Thursday, August 1, 2013

Things you should know about cataract

Cataract is a clouding of the original lens of the eye. It is a problem that becomes more common as a person becomes older. In some studies, >90% of people over 70 years old have some degree of cataract. Cataracts can develop earlier in some people if they smoke, have diabetes, or have very high degrees of shortsightedness (greater than 1000 degrees).

Cataracts usually slowly become denser with time, and there is no medicine or eyedrop which can cure it. 

Fortunately, cataract surgery is now very advanced and refined. It is day case surgery which usually takes 30 minutes or less to complete. During surgery, the cloudy lens (cataract) is removed and a new, perfectly clear lens implant is inserted into the eye.
It used to be said a long time ago that a cataract must be ‘mature’ or ‘ripe’ (right) before it could be operated on. Nowadays, that is not true. A cataract can be operated once it affects a patient’s vision such that they have difficulties in their daily life.

As such, a pilot or someone who drives may be affected even when the cataract is fairly mild, or on the other hand a sedentary person with no specific visual requirements could tolerate a denser cataract.

When should surgery be done?

Once the cataract affects a patient’s vision and daily life, and the vision cannot be improved with glasses, surgery can be considered.
Due to advances in cataract surgery, vision can be very sharp after the operation and any existing spectacle power (long or shortsightedness, or astigmatism) can be reduced to allow for good distance vision without glasses. The spectacle power after surgery is in fact customizable, so if a patient desires good reading vision without glasses, he or she could also be intentionally left mildly shortsighted.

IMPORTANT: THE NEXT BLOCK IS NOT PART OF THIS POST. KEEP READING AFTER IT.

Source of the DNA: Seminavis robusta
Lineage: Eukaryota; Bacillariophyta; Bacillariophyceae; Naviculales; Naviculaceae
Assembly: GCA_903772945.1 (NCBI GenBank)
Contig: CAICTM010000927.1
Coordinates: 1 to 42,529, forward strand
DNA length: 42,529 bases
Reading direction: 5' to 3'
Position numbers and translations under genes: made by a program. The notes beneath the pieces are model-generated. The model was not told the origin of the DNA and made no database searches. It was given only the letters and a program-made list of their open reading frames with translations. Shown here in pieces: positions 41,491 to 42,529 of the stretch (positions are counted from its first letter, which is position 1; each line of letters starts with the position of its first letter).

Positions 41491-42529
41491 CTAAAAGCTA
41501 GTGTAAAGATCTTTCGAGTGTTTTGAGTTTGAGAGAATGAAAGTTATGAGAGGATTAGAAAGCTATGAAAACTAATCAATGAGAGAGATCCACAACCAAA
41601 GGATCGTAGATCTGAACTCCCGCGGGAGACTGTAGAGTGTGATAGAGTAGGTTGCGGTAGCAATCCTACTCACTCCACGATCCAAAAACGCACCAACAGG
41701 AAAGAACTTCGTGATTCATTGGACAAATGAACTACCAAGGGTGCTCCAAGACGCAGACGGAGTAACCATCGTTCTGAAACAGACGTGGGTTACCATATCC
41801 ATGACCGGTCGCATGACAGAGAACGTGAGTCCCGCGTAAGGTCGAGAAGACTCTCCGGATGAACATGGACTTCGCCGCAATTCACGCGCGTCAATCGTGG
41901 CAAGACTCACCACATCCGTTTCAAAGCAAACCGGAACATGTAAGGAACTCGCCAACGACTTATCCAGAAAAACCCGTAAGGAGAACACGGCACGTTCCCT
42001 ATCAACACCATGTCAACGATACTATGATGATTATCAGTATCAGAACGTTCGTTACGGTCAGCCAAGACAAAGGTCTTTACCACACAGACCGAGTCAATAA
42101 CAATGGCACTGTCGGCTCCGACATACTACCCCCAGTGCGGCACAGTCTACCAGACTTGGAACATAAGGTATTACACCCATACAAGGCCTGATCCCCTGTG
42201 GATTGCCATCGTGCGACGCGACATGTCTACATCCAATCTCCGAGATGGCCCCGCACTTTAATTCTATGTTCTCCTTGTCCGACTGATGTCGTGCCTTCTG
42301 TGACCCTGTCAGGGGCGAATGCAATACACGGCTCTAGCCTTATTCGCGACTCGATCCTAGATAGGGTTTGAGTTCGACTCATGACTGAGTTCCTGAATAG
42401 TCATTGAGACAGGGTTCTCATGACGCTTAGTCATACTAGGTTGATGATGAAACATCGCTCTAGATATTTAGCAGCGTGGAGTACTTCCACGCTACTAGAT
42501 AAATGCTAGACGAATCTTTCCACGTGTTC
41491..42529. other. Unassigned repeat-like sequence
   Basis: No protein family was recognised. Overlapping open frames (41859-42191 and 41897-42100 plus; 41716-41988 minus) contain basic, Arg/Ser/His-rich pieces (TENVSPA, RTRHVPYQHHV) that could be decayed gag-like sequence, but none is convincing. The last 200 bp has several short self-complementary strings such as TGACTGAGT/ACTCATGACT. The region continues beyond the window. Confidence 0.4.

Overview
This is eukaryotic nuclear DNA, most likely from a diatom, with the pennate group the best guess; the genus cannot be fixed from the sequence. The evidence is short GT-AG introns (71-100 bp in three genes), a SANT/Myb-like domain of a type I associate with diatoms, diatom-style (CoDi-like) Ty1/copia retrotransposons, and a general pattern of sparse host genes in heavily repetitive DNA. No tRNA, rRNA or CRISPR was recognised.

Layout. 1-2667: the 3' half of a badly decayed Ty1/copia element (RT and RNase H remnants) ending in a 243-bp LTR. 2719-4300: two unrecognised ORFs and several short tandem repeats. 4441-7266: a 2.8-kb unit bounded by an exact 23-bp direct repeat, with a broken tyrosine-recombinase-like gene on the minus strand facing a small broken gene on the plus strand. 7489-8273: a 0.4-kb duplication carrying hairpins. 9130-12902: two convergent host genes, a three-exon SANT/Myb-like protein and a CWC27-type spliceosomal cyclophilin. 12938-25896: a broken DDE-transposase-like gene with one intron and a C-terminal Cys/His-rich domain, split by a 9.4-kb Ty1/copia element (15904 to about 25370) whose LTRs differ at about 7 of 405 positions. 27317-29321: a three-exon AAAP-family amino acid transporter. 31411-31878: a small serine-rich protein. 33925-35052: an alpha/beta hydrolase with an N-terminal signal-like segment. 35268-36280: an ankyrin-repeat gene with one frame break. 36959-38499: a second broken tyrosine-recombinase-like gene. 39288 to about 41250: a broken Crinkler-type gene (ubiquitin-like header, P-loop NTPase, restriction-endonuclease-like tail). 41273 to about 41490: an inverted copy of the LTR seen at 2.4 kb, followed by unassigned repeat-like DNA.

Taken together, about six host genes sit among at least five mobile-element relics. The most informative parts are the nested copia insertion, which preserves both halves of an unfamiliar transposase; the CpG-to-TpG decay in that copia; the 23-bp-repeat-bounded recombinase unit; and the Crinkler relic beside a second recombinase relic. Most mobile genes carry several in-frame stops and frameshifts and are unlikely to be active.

Multifocal lens implants do in fact exist and can provide good distance as well as near vision in the operated eye. However, by splitting the light into 2 focus distances, they reduce contrast as compared to normal monofocal lenses and also give rise to halos and other visual disturbances especially in the dark. These visual disturbances are permanent and cannot be corrected with glasses. As such, many patients who want to reduce their dependence on reading glasses after cataract surgery would do better with monovision using normal monofocal lenses.

Monovision involves using lenses that make one eye focus for distance, and the other mildly shortsighted to focus for near. In this way, the 2 eyes working together enable good distance as well as near vision. Patients with monovision still occasionally need glasses, such as when driving at night or when reading fine print for long periods of time. However, they do not experience the reduced contrast or halos that patients with multifocal lenses experience.

Is there such a thing as ‘laser cataract surgery’? For many years now, cataract surgery has been performed using ultrasound to break up the cataract, so that it could be removed through a very small incision of 2-3mm. This is the current gold standard.

In the last few years, a special laser called a femtosecond laser (above) has been created to perform a few steps of the cataract surgery. It is not possible to do the entire surgery with this laser, and it only helps the surgeon to perform several parts of the surgery. At this time, using the laser requires more time than standard surgery, costs more, may cause extra bruising around the eye, and has not been shown to have any better outcomes than the standard method of phacoemulsification using ultrasound. We have not found this laser to be useful although advances in technology in the future may change this.

1 comment:

  1. Thanks for providing brief information about cataract surgery. Thia will help us a lot.